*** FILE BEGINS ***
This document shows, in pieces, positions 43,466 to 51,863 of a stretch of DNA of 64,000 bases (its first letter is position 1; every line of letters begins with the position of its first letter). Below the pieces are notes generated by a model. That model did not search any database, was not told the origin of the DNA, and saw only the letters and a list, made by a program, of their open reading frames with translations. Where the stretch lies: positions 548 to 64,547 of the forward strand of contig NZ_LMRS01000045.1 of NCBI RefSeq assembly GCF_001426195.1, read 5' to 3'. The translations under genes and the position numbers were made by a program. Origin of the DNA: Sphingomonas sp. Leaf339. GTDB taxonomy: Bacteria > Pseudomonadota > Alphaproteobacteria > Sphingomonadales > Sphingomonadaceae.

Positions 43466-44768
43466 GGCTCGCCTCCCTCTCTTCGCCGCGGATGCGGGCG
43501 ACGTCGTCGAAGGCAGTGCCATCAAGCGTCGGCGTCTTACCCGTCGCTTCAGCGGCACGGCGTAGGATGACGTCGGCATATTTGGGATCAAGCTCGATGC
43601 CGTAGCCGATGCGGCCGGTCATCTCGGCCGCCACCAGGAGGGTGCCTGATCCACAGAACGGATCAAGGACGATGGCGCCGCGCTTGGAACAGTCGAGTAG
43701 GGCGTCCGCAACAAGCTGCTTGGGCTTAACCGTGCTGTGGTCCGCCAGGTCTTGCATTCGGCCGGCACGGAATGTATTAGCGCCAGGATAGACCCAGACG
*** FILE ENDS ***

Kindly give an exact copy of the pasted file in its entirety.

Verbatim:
This document shows, in pieces, positions 43,466 to 51,863 of a stretch of DNA of 64,000 bases (its first letter is position 1; every line of letters begins with the position of its first letter). Below the pieces are notes generated by a model. That model did not search any database, was not told the origin of the DNA, and saw only the letters and a list, made by a program, of their open reading frames with translations. Where the stretch lies: positions 548 to 64,547 of the forward strand of contig NZ_LMRS01000045.1 of NCBI RefSeq assembly GCF_001426195.1, read 5' to 3'. The translations under genes and the position numbers were made by a program. Origin of the DNA: Sphingomonas sp. Leaf339. GTDB taxonomy: Bacteria > Pseudomonadota > Alphaproteobacteria > Sphingomonadales > Sphingomonadaceae.

Positions 43466-44768
43466 GGCTCGCCTCCCTCTCTTCGCCGCGGATGCGGGCG
43501 ACGTCGTCGAAGGCAGTGCCATCAAGCGTCGGCGTCTTACCCGTCGCTTCAGCGGCACGGCGTAGGATGACGTCGGCATATTTGGGATCAAGCTCGATGC
43601 CGTAGCCGATGCGGCCGGTCATCTCGGCCGCCACCAGGAGGGTGCCTGATCCACAGAACGGATCAAGGACGATGGCGCCGCGCTTGGAACAGTCGAGTAG
43701 GGCGTCCGCAACAAGCTGCTTGGGCTTAACCGTGCTGTGGTCCGCCAGGTCTTGCATTCGGCCGGCACGGAATGTATTAGCGCCAGGATAGACCCAGACG